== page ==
Perfection is not attainable. But if we chase perfection, we can catch excellence. -Vince Lombardi
It is probably one of the more mistranslated phrases in the Bible. When Moses meets God for the first time, at the Burning Bush, God informs Moses that Moses will be The Redeemer, the one who will take the young Israelite nation out of the slavery of Egypt and on to the journey towards The Promised Land.
At that historic encounter of Man and God, Moses asks how he should describe God to the Israelite slaves. God answers cryptically that he is “Eheye Asher Eheye” which is classically mistranslated as “I am that I am,” but really means “I shall be what I shall be.” The understanding of what tense God is talking about somehow got lost in translation. God in this verse is in the future tense. (Rabbi Lord Jonathan Sacks has an entire outstanding book on the concept, appropriately named “Future Tense”).
The Berdichever expands on the encounter of Moses and God and on the verse of “Eheye Asher Eheye” and teaches what may seem like a counter-intuitive lesson.
He describes the Tzadik, the righteous person, who must know that every time he reaches some divine accomplishment, some gain in his spiritual service, that there is an even greater accomplishment ahead that he has not reached. He has not reached completion. And when he reaches the next spiritual accomplishment, again, he becomes conscious of the next challenge, the accomplishment that lays ahead, and again, how he has reached another level of incompletion. It is infinite. Man can never reach completion. He can never reach perfection. Nonetheless, man is enjoined to ever climb higher and higher. Not only God, but man, and specifically a Tzadik, somehow emulating God, is defined not merely by what he is, but rather by what he will be. And what he will be is something that is constantly growing, climbing, achieving. “I shall be what I shall be.”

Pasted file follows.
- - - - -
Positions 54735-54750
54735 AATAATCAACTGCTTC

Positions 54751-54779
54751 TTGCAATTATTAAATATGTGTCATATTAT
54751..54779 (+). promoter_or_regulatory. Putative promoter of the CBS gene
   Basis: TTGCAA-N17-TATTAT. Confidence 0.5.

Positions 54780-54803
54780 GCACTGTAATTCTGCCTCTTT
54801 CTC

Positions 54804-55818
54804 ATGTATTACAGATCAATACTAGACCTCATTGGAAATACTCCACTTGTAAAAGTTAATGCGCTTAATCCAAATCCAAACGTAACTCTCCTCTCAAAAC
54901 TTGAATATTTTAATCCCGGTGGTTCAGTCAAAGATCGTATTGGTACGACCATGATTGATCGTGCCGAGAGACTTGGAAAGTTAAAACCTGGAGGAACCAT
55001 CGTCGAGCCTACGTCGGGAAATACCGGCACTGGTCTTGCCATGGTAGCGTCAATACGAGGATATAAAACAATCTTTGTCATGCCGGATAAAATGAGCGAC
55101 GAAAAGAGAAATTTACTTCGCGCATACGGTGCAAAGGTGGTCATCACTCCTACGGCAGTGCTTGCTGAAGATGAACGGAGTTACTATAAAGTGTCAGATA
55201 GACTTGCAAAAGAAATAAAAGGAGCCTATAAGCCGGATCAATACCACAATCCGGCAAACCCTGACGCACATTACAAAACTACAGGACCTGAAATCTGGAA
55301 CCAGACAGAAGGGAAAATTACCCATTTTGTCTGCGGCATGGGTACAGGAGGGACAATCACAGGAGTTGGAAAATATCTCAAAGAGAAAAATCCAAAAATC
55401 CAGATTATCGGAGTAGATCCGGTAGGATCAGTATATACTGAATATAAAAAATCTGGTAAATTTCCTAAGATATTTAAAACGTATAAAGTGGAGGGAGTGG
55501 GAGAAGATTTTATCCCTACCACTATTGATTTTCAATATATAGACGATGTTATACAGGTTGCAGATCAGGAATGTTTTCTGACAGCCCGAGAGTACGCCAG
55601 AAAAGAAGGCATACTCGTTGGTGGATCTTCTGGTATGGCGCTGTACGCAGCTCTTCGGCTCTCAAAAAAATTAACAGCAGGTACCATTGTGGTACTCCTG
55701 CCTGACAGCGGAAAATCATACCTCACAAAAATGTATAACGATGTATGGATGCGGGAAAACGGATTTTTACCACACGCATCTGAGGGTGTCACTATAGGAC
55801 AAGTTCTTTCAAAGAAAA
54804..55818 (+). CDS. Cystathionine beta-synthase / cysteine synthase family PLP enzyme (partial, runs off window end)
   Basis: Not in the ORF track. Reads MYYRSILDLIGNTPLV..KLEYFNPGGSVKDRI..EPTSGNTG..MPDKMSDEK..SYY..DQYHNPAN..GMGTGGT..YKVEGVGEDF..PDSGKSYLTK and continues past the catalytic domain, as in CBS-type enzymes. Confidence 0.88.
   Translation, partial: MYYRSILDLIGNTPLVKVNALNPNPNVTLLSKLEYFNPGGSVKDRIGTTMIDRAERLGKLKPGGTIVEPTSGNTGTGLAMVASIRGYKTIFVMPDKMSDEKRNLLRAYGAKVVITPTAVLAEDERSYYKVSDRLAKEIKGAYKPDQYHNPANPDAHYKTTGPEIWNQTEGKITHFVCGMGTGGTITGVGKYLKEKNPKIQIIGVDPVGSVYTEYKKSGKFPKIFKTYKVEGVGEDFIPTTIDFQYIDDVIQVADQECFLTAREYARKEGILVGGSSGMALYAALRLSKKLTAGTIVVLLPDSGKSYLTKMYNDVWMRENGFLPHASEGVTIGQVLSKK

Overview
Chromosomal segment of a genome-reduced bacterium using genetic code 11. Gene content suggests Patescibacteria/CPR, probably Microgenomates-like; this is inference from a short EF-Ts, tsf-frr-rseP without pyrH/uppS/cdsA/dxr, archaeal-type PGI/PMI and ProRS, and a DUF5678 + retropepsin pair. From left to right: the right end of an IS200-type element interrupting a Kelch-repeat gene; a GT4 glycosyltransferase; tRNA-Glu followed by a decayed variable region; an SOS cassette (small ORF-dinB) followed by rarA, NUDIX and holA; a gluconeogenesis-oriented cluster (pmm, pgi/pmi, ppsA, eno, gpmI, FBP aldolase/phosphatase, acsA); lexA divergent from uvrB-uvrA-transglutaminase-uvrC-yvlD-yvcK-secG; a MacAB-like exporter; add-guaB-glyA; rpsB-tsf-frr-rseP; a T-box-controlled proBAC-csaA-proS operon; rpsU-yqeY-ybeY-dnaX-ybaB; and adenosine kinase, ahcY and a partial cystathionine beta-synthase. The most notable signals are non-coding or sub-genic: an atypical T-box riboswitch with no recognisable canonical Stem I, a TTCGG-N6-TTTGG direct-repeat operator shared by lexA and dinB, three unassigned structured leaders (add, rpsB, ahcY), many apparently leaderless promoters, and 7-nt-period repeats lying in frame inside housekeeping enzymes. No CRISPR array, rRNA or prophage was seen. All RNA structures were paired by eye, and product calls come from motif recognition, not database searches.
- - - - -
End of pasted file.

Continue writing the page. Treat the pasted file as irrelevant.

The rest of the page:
The Berdichever relates to a verse from Psalms where King David asks for “just one thing…to gaze upon the pleasantness of God.” He explains that King David is articulating the prayer of the Tzadik, the righteous one, who only wants to gaze upon God. He wants to keep his eye on God. In today’s vernacular we would say that he wants to “keep his eye on the ball.” That ball being God, divine service, dedication to a spiritually rich and meaningful life.
The Tzadik, whenever he reaches some higher level, some spiritual accomplishment, doesn’t want to forget for a moment that there’s more, that he’s incomplete, that there are infinite levels of progress that remain to a human being. He doesn’t want to let God budge from his sights. He prays to God for help with that focus, with that dedication, with that constant attachment to God as our source of life, mission and purpose.
May we indeed constantly climb higher, never losing our focus.